During the news conference, students wrote down questions and handed them to Ms. Alyx who live tweeted the questions using the hashtag #askNASA. Check out our twitter handle at https://twitter.com/MCHTurquesa to see the questions we posted.
Afterwards, the scientist at the JPL at NASA did an AMA (Ask Me Anything) on Reddit where we posted a few questions. Ms. Alyx asked what kids of Turquesa's generation can do for space and this was their reply:
NASAJPL- It's an exciting time to be a kid, and to be an explorer! If students out there are interested in joining us here at NASA, taking as much math as possible is always good. That said, it's also important to study language arts, too, so that you can communicate your discoveries and innovations. In the meantime, check out the exoplanet travel posters for inspiration about worlds we might someday visit: https://exoplanets.nasa.gov/alien-worlds/exoplanet-travel-bureau/ -- Stephanie
NASAJPL- There are potential future NASA telescopes currently under consideration that may be able to search for signs of life on Earthlike exoplanets. These missions may launch in the 2030s, so we'll need the next generation of scientists to study the data we collect from them! Two of these concepts are called LUVOIR (https://asd.gsfc.nasa.gov/luvoir/) and HabEx (http://www.jpl.nasa.gov/habex/). Maybe someday you could work on one of these missions, or a similar one! -G.A.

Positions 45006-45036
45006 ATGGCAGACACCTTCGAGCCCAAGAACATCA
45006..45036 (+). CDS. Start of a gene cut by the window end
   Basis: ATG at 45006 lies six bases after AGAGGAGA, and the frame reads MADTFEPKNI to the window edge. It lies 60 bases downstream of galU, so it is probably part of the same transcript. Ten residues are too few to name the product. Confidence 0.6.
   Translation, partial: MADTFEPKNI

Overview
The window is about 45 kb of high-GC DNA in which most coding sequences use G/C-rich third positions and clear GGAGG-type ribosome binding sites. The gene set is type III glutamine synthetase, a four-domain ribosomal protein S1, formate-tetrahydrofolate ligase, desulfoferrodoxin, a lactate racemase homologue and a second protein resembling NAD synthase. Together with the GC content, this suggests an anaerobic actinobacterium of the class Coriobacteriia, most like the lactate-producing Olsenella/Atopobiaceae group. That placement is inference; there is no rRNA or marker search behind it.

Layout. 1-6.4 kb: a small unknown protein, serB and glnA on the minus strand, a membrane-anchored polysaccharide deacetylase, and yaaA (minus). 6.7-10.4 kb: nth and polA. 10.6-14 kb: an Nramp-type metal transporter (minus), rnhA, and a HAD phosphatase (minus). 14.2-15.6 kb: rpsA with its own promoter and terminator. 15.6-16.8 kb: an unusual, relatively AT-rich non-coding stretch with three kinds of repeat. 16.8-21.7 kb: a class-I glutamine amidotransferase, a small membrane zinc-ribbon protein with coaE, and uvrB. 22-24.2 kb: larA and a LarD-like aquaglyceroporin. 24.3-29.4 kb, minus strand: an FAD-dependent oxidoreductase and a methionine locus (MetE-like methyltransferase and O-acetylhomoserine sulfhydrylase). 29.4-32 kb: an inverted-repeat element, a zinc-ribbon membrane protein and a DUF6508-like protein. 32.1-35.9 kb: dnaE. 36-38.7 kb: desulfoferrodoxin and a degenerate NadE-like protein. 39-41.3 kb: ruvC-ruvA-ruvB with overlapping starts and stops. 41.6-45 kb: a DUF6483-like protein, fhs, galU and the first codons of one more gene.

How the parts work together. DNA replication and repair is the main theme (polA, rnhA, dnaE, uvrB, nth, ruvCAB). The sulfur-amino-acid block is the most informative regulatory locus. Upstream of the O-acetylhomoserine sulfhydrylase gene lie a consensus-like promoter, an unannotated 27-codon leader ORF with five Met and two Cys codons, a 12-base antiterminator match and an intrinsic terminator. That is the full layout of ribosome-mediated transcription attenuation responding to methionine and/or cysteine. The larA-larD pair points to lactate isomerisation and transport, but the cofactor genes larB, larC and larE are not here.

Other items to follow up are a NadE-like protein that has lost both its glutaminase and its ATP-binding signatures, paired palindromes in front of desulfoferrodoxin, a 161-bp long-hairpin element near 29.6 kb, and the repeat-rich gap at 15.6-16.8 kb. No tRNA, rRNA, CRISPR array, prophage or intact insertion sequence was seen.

You can also learn more about the new solar system here: www.trappist.one
The kids were enthralled and so fascinated with everything. Playing around with NASA's Eye app you download on your computer is a great way to expand the learning at home. With their "Eye on Exoplanets" app, you can learn more about the Trappist system!
Ms. Nicole & Ms. Alyx